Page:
Will “60 Minutes” reveal new bombshells about motor cheating within cycling, or will the TV show rehash of rumors that have been floating around the past few years?
The CBS news magazine airs its highly anticipated report Sunday on possible technological fraud within bike racing, with interviews with ex-pro Greg LeMond and Istvan Varias, the Hungarian designer who claims that he developed the technology in the 1990s. In a teaser for the upcoming show, Varias reveals how motors work, and claims that an unnamed customer paid him $2 million in 1998 to share his technology, but keep quiet about it for a decade.
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The UCI is braced for some possible blowback, but UCI president Brian Cookson insists that the cycling governing body is in front of the threat of technological fraud.
“I don’t want to comment on what might have happened in the past, but it’s clear that we took action because we believed the possibility that it was there,” Cookson told VeloNews during the Santos Tour Down Under. “The technology clearly exists, and we have a way to deal with it.”
Rumors were flying over the past few years that pros might be using small motors hidden inside bike frames that provided a decisive boost of extra power in key moments of a race. By 2016, the UCI considered the rumors of “mechanized doping” were plausible enough to introduce new detection techniques.
The UCI started X-raying bike frames as early as 2010, but checks were sporadic at best. By 2016, the UCI unveiled a new detection method using a tablet to measure magnetic flux density, a way of detecting illegal motors that allowed more flexibility and frequency of testing. Little did they know they would catch someone the first time they decided to deploy it, nabbing Femke Van den Driessche in the women’s U23 race at the 2016 world cyclocross championship.
“The first time we tried the system out, we caught one person,” Cookson said. “Did we expect to catch a U23 women’s racer at the cyclocross worlds? Of course we didn’t. And then people asked us why we didn’t keep it quiet, and you could catch some bigger fish? It’s worlds, and can you imagine the rumors that would be going around, and then we would have been the villains for covering something up. The important thing is that the system works well.”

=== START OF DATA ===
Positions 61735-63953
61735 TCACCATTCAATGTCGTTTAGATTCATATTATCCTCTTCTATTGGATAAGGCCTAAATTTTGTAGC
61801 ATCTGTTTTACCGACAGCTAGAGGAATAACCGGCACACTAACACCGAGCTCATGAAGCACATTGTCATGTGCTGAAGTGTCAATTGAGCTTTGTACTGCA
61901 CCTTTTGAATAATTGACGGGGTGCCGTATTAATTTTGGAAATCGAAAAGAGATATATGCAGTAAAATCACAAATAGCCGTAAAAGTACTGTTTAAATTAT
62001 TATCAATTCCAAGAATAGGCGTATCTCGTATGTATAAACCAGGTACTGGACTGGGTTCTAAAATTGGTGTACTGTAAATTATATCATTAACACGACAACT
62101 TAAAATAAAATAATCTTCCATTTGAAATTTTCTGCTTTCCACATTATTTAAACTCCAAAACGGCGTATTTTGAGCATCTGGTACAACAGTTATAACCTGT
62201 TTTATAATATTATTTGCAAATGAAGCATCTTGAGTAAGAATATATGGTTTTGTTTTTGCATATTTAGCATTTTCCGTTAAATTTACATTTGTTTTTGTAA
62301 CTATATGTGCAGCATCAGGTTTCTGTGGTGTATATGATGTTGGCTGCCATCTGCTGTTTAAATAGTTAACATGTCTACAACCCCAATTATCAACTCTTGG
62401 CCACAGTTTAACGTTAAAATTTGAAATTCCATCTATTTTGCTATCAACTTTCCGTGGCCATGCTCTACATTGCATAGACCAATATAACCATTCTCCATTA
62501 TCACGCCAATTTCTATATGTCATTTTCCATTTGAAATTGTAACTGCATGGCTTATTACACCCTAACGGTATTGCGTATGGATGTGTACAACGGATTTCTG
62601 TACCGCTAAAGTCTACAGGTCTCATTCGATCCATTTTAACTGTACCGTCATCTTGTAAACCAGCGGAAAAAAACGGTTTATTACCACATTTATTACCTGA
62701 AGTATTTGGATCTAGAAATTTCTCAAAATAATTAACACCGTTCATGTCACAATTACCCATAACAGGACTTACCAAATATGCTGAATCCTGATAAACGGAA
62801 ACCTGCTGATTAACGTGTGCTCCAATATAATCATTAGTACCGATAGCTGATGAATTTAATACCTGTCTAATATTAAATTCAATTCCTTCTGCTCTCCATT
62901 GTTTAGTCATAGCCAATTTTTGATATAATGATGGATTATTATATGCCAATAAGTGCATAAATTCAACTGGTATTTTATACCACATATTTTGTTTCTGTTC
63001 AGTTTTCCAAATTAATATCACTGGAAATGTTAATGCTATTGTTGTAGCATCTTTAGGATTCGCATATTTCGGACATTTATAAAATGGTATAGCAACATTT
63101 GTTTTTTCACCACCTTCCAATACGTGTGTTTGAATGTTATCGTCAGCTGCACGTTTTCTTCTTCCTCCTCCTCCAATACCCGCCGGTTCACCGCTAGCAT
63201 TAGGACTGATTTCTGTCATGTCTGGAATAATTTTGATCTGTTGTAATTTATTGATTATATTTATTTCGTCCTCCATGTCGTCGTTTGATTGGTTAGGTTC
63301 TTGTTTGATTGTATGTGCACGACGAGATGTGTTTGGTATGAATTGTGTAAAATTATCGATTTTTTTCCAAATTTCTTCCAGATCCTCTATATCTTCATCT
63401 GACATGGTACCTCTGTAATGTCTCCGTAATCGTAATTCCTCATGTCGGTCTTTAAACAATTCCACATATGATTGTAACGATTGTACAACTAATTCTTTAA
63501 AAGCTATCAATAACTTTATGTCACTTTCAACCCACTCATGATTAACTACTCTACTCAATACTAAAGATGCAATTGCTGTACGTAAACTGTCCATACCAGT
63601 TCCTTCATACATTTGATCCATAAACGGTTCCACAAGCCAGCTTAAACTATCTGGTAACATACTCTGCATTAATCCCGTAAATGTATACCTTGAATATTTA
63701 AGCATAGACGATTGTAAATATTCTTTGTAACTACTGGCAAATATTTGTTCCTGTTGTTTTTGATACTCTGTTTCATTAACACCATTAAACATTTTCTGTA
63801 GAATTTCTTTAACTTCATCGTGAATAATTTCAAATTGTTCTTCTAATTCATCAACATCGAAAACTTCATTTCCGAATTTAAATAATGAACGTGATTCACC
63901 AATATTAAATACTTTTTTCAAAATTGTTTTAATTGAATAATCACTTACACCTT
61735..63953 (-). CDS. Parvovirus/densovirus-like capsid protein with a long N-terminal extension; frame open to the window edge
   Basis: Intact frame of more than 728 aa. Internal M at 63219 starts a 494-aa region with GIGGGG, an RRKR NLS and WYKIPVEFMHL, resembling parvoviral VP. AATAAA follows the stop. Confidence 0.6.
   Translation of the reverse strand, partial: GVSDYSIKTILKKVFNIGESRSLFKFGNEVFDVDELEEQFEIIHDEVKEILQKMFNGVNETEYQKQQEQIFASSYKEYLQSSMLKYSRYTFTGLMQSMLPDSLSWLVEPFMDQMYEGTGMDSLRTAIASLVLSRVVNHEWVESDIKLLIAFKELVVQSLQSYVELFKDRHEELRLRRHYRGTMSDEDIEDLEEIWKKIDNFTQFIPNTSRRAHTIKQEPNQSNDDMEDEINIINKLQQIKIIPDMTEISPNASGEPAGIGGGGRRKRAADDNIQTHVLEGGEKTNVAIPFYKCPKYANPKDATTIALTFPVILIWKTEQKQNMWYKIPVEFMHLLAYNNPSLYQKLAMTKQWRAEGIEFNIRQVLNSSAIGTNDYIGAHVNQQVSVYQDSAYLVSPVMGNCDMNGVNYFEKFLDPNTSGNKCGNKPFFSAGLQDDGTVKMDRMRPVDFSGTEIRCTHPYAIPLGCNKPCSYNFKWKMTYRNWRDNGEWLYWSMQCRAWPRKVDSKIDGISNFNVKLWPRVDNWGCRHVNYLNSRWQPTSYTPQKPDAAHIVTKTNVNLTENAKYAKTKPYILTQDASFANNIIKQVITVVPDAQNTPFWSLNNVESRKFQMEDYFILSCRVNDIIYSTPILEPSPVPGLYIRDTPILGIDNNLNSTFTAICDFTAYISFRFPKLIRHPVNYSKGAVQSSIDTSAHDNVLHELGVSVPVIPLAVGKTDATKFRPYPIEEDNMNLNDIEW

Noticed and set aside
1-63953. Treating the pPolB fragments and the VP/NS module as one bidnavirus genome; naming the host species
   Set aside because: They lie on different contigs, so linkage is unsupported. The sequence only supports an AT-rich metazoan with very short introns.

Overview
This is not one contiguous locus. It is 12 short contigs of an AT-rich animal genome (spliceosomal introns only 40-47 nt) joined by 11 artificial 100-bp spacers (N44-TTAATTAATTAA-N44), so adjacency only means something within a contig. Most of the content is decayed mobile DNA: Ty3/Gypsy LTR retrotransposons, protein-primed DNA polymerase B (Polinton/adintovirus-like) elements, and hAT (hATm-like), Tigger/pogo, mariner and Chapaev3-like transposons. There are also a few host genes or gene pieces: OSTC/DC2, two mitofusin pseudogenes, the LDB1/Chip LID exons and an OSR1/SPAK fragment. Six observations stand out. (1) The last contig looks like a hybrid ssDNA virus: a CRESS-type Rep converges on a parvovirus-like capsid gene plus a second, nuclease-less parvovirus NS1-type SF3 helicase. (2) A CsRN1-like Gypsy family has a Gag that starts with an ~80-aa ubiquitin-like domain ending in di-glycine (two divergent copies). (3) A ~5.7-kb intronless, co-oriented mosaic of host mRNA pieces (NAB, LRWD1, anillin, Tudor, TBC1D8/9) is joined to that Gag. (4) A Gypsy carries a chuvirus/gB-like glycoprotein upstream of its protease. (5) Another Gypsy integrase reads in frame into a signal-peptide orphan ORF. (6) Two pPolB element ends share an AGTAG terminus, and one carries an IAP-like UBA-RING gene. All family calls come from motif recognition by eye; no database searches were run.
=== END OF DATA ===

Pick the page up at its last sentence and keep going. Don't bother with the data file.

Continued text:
The “60 Minutes” report also quotes three-time Tour winner LeMond who calls for more testing for motors by cycling officials.
“This is curable. This is fixable,” LeMond said. “I don’t trust it until they figure out … how to take the motor out. I won’t trust any victories of the Tour de France.”
Jean Pierre Verdy, former French Anti-Doping Agency testing director, is also quoted. “It has been the last three to four years when I was told about the use of the motors,” he said. “There’s a problem. By 2015, everyone was complaining and I said, ‘Something has got to be done.’”
Cookson defended the UCI’s approach, and said officials conducted “more than 10,000” scans throughout the 2016 season as well as X-rayed frames and even disassembled bikes. Cookson also insisted that the tablets are the most effective way to catch would-be cheaters, saying that other methods, such as thermal imaging cameras, have flaws.
“We’ve looked at all those systems, and thermal imaging works only if you manage to catch the rider while they have the motor on, and that it can pick up heat from other sources,” Cookson said. “If the Tour de France wants to do thermal imagination, that’s fine as well. The system we have now works well.”
AFP contributed to this report